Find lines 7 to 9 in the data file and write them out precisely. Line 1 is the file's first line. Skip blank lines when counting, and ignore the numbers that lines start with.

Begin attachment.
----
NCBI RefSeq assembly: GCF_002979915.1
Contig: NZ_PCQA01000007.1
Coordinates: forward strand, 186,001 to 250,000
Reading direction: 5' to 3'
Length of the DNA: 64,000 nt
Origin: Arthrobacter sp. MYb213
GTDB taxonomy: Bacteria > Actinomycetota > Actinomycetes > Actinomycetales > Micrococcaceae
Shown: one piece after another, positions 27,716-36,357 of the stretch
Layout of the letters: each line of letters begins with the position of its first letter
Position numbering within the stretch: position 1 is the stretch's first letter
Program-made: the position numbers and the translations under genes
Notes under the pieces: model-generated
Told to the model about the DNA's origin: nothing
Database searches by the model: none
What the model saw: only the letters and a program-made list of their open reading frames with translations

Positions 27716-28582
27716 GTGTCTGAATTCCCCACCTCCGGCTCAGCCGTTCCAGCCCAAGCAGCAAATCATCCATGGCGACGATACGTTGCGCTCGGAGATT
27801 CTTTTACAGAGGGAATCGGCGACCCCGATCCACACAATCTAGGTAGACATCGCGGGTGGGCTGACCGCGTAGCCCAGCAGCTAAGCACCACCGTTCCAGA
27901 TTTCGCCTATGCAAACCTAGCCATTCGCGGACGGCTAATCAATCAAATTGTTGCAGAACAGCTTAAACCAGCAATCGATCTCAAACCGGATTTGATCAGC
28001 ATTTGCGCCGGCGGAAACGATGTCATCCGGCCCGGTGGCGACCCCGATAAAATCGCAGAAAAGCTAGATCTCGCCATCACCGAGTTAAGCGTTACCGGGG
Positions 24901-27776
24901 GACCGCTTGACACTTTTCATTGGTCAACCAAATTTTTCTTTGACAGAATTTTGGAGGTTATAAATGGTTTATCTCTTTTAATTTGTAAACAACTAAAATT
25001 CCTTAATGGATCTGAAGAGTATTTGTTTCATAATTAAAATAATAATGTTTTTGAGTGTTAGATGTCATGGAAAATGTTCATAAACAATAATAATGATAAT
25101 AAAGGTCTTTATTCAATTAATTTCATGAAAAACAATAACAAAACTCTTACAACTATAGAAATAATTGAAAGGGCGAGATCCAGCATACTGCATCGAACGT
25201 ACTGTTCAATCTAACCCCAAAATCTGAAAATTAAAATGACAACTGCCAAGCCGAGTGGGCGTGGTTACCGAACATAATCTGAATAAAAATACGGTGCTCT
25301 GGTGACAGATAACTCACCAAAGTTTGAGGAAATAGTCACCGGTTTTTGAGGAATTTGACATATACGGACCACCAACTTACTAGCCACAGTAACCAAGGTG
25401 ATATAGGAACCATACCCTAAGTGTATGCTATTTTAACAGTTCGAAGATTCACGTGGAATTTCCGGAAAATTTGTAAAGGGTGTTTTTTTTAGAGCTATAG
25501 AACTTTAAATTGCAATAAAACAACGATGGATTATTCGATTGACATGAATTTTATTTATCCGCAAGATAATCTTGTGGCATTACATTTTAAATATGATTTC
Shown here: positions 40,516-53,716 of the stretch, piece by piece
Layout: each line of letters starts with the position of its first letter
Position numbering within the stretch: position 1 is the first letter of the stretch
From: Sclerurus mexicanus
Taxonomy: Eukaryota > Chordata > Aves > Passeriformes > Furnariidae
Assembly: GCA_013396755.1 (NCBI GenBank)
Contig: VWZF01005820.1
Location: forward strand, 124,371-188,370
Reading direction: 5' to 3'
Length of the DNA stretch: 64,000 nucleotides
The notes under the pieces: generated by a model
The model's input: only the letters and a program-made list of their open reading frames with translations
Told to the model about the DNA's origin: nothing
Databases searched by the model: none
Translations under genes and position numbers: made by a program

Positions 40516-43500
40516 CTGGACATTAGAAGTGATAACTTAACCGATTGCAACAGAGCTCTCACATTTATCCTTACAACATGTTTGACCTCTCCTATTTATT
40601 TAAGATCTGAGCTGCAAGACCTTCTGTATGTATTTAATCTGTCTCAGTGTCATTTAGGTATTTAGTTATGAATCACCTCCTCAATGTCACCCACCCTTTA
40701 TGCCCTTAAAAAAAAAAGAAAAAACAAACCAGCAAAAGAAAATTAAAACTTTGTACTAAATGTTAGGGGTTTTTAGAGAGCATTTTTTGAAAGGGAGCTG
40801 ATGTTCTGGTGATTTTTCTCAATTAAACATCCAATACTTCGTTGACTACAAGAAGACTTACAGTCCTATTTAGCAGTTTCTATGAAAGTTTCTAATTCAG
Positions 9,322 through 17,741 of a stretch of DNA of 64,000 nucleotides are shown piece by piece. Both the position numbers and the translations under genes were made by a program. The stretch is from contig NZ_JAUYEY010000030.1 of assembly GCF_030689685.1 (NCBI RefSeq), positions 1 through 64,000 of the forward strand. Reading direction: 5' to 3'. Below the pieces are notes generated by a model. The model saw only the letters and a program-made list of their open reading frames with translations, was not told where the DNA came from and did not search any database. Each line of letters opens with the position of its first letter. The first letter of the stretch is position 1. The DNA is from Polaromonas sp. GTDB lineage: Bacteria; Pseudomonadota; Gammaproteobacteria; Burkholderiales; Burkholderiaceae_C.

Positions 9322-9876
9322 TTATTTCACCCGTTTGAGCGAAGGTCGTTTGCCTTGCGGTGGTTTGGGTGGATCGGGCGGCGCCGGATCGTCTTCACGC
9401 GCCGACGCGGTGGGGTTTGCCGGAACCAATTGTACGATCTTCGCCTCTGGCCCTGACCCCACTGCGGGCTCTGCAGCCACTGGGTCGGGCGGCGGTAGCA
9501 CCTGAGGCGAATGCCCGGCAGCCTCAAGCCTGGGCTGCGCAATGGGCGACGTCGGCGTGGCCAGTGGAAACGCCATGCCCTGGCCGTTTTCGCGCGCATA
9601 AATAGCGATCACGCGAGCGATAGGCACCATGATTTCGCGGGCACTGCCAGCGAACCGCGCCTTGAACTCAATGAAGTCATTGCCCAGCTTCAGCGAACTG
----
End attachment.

GTDB taxonomy: Bacteria > Actinomycetota > Actinomycetes > Actinomycetales > Micrococcaceae
Shown: one piece after another, positions 27,716-36,357 of the stretch
Layout of the letters: each line of letters begins with the position of its first letter